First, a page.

The games that fall under this sub-genre are Gothic, Deus Ex or (I think) Anachronox.

And lastly, a cRPG would be a game which is closest to a "real" RPG. It not only has RPG elements like the ones mentioned above, but also includes many chances for actually choosing what your character is like (usually quite limited, by congrats for trying) and the choices you make sometimes do influence the plot. Of course there is no absolute freedom, because the game has it's plot and you will reach certain points at some time or another.
The games here are: Knights of the Old Republic, Planescape: Torment and Fallout.

Why do I bring this up at all? I'm a fan of flash games, but I get really irritating when they give me a hack&slash, but advertise it as an "epic RPG". No people, get your facts right. It's high time some system of classification emerged here. If a game has character advancement, it doesn't make it and RPG. It just makes it a game with character advancement.

With that, I leave you. Any comments? You know what to do.

niedziela, 2 maja 2010

My projects

As some of you may know, I'm a novice board game designer. I've got several things I worked on at some point, or plan to work on in the future, as well as two major projects which are kind of nearing completion. This is what I'm working on at the moment:

- Mykeria. A card game which is due to be published by the end of this year. It's been finished since 2008, but many small and big problems pushed it to now instead. I'm doing some final tweaks, since I have the time.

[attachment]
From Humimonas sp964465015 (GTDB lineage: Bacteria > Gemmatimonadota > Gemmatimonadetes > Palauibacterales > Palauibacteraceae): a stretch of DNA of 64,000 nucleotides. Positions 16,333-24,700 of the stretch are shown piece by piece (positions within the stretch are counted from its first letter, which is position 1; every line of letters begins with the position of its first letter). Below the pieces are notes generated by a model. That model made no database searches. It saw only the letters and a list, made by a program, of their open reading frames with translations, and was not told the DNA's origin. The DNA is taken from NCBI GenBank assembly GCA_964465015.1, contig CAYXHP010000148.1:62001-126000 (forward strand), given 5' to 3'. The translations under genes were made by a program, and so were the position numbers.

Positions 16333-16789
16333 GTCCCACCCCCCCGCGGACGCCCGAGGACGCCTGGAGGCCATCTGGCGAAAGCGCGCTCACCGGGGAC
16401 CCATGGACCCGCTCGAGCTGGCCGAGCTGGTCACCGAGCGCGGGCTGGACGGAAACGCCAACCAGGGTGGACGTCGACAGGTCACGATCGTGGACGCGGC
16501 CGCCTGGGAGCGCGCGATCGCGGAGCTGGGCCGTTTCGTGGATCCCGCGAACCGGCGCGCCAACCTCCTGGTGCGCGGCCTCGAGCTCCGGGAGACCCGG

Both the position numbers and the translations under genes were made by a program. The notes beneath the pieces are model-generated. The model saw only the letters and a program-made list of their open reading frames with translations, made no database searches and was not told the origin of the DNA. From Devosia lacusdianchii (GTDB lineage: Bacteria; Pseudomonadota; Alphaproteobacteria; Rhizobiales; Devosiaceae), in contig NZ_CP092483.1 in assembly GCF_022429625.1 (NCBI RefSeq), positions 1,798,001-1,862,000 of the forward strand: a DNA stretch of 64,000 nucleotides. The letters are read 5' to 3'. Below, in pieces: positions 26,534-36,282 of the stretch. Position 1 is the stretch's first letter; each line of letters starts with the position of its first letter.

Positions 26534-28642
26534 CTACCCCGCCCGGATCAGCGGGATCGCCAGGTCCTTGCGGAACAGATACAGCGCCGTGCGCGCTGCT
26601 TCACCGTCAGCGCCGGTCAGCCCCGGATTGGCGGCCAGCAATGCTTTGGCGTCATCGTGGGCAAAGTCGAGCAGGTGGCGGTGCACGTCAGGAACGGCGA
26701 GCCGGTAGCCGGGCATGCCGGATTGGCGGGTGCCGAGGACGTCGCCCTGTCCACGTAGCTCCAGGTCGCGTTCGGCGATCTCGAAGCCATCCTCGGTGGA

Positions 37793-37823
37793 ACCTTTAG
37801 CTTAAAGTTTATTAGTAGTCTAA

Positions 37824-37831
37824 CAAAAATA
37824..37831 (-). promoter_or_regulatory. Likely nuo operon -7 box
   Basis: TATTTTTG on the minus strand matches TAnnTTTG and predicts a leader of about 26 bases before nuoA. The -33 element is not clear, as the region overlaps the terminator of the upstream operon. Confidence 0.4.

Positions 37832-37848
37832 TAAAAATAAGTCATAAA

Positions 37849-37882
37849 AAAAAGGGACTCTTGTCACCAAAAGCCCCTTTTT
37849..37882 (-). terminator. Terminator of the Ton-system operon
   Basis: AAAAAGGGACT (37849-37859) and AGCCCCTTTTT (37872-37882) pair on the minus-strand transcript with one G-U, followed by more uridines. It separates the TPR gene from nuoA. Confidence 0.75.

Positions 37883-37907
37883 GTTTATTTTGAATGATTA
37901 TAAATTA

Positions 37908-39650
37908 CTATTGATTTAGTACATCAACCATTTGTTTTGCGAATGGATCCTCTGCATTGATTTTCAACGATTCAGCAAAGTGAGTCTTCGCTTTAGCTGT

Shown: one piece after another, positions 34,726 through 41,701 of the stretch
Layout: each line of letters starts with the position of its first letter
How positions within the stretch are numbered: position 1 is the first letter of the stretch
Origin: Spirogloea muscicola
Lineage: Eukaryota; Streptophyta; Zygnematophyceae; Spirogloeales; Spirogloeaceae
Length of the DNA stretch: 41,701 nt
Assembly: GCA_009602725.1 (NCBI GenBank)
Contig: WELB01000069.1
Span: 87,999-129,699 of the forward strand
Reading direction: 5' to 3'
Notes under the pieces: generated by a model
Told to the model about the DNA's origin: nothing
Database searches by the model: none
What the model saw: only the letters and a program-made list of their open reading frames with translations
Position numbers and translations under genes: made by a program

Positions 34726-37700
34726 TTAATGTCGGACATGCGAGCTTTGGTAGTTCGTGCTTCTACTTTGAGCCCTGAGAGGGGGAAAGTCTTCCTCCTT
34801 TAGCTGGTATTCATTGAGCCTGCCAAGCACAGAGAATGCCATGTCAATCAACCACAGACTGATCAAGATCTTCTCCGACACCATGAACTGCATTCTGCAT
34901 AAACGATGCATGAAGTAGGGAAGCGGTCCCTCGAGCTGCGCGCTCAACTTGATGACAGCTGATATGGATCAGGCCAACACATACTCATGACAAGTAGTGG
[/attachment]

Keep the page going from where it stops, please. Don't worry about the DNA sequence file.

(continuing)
- Legend of the Runes. A cooperative game, which is almost done by now. I need to playtest it a bit more, perhaps tweak a thing or two, after which I'm contacting the French company Asmodee and we'll see if they're interested. If not, I'll look for somebody else to do it, perhaps even the company which is releasing Mykeria.

- A two-player tactical card game. Work in progress, I'm trying to pinpoint where I want to go with it. The basic mechanism is in place, but this is somewhat far from completion as of now.

- An expansion for Mykeria. Working on the final polishes gave me a massive amount of new ideas for the game. If it sells, then I'll be very eager to release this.

- Caravans. An idea from 2007 (or maybe even earlier), in development hell because I can't obtain the right info for the game to be as historically accurate as possible. I'm not sure if I'll get back to this, though I would sure like to!

- Planet, Advisors, Tuatha de Danann, Space Station. Projects in various states of completion (Space Station being the most advanced) which simply didn't work out. There's a slight chance I'll get back to them, but as of now I have to leave them be.

- Paolo Pizza. A light card game about pizza that I've done with my girlfriend, but we had different ideas about it, and in the end I decided to back out after some playtesting of "my" version which didn't work very well.

- The Game Noir. Another project I tried to do with Linda, but again, our ideas about it were to different to cope. After one or two playtests we ditched the project.

- The Polish Fragmentation Period 1138-1320. A light strategy game using some mechanisms borrowed from Mykeria and Britannia I would LOVE to create. A quite fresh idea, I haven't even begun to develop it yet, and I don't know when I'll start.

So yeah, I've got my share of ideas, and not enough time or players around to move them forward at a steady pace. We'll see, I've got a whole career in front of me (hopefully), so one day I'll complete all of these projects.